For 853 years, the town of Acquapendente, Italy has celebrated hope and victory over oppression. In 1166, two peasants witnessed the blooming of a near-dead cherry tree and took it as a sign of hope that their town could gain freedom from their oppressor. Every year since the revolt, villagers have held a festival and created pugnaloni—huge, stunning mosaics of flower petals that tell the story of triumph over bondage and injustice past and present.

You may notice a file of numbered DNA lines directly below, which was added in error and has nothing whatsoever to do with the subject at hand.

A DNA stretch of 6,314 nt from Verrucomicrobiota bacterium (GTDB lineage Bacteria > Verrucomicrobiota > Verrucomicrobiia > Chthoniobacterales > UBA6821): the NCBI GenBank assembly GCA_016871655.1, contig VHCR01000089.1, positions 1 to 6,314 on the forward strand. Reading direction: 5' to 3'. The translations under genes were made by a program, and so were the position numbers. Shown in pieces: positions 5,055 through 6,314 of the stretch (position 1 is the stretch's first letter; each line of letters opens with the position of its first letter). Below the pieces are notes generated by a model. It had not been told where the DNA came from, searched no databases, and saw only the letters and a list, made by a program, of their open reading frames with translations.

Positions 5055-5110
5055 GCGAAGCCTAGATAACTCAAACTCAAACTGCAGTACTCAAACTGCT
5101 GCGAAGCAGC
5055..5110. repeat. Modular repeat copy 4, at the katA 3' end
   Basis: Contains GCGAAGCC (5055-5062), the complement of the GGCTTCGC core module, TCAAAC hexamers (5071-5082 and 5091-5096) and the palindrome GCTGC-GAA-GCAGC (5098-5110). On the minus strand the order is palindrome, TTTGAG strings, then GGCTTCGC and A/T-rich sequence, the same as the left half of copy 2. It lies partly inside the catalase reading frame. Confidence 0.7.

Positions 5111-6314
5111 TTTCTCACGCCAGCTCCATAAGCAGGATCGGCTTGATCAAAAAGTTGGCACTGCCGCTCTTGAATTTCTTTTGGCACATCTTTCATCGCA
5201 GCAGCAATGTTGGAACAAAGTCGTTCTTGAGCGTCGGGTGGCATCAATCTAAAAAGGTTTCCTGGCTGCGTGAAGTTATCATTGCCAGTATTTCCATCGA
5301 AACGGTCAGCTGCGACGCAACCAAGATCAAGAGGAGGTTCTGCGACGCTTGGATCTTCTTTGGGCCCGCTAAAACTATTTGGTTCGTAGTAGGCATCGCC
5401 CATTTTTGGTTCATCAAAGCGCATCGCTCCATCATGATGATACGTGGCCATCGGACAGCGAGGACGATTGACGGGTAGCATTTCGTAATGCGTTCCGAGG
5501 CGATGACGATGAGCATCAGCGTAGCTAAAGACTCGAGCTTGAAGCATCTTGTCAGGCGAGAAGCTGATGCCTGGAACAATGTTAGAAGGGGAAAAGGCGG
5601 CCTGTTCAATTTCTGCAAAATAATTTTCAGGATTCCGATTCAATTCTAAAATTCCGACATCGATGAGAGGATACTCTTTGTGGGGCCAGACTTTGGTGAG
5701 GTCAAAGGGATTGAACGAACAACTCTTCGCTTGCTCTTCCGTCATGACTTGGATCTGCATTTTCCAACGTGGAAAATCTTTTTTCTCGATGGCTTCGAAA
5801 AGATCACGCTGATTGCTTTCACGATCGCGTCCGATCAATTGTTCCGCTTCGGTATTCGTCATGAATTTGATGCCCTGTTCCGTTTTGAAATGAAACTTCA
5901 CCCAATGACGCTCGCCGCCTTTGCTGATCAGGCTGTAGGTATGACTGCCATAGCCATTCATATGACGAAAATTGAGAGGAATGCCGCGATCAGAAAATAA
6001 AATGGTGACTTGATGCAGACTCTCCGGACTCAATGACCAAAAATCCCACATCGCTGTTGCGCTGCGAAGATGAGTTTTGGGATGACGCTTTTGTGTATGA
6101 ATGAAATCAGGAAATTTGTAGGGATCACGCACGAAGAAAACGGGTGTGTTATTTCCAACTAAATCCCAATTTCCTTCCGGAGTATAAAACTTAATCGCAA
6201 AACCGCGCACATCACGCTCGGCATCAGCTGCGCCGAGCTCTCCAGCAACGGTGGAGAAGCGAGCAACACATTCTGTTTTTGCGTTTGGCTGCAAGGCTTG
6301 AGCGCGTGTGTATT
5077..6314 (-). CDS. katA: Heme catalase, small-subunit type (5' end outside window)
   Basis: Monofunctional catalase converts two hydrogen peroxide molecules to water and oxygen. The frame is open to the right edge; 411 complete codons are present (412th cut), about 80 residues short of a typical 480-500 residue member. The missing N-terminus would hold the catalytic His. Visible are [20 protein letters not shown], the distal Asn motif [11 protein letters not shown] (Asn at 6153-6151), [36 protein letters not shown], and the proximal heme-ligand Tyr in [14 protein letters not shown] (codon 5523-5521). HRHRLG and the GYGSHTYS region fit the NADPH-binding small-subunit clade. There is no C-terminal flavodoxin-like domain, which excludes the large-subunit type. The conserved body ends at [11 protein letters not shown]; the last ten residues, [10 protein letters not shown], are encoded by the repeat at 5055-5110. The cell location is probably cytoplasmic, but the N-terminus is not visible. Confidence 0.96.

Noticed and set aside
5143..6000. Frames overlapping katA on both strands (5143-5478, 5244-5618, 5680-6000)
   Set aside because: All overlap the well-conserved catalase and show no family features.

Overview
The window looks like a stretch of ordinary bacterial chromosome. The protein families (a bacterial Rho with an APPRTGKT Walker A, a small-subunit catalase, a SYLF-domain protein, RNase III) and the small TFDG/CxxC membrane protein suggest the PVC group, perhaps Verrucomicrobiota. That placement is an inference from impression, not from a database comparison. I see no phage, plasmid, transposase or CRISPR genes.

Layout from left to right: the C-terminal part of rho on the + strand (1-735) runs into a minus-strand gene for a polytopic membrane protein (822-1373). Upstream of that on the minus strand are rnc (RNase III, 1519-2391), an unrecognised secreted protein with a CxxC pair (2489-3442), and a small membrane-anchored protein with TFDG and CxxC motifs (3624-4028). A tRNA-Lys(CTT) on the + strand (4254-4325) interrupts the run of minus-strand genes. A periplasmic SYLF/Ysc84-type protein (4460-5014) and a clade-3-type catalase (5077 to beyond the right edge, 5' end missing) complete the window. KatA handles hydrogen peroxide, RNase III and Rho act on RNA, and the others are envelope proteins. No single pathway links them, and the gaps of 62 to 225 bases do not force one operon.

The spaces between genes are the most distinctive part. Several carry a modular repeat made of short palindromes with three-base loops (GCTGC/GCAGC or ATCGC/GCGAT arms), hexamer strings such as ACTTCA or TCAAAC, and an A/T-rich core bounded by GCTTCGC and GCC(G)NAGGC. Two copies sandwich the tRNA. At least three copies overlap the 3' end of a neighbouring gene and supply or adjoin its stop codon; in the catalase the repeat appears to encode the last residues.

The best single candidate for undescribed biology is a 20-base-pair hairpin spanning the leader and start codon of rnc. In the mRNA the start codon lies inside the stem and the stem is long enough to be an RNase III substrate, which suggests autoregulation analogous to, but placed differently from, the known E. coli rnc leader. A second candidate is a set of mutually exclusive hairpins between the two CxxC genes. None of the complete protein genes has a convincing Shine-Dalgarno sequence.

Some of this year’s mosaics depict current themes of exploitation of migrants, human trafficking and child abuse. They also invite and inspire viewers to hold out hope while working toward justice.
Written by Carol Metzker